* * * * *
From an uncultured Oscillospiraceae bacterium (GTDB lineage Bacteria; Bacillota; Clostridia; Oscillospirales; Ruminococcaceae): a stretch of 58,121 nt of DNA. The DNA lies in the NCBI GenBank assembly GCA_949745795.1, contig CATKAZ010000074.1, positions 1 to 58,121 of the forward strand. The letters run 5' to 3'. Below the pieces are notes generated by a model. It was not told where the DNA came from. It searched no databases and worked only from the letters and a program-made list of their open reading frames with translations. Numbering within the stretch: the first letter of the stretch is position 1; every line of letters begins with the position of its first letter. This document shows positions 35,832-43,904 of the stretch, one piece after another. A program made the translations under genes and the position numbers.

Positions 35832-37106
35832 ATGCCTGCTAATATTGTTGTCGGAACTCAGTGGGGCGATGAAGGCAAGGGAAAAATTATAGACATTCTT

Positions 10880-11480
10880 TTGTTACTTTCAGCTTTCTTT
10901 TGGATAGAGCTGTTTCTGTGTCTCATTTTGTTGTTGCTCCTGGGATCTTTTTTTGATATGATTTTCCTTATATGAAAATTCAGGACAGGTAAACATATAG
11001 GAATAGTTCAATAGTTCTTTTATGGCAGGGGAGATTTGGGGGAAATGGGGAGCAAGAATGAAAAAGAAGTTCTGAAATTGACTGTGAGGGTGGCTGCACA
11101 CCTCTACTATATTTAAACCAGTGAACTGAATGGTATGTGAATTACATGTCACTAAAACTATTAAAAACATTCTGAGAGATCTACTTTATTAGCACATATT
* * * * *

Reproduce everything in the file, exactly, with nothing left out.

From an uncultured Oscillospiraceae bacterium (GTDB lineage Bacteria; Bacillota; Clostridia; Oscillospirales; Ruminococcaceae): a stretch of 58,121 nt of DNA. The DNA lies in the NCBI GenBank assembly GCA_949745795.1, contig CATKAZ010000074.1, positions 1 to 58,121 of the forward strand. The letters run 5' to 3'. Below the pieces are notes generated by a model. It was not told where the DNA came from. It searched no databases and worked only from the letters and a program-made list of their open reading frames with translations. Numbering within the stretch: the first letter of the stretch is position 1; every line of letters begins with the position of its first letter. This document shows positions 35,832-43,904 of the stretch, one piece after another. A program made the translations under genes and the position numbers.

Positions 35832-37106
35832 ATGCCTGCTAATATTGTTGTCGGAACTCAGTGGGGCGATGAAGGCAAGGGAAAAATTATAGACATTCTT

Positions 10880-11480
10880 TTGTTACTTTCAGCTTTCTTT
10901 TGGATAGAGCTGTTTCTGTGTCTCATTTTGTTGTTGCTCCTGGGATCTTTTTTTGATATGATTTTCCTTATATGAAAATTCAGGACAGGTAAACATATAG
11001 GAATAGTTCAATAGTTCTTTTATGGCAGGGGAGATTTGGGGGAAATGGGGAGCAAGAATGAAAAAGAAGTTCTGAAATTGACTGTGAGGGTGGCTGCACA
11101 CCTCTACTATATTTAAACCAGTGAACTGAATGGTATGTGAATTACATGTCACTAAAACTATTAAAAACATTCTGAGAGATCTACTTTATTAGCACATATT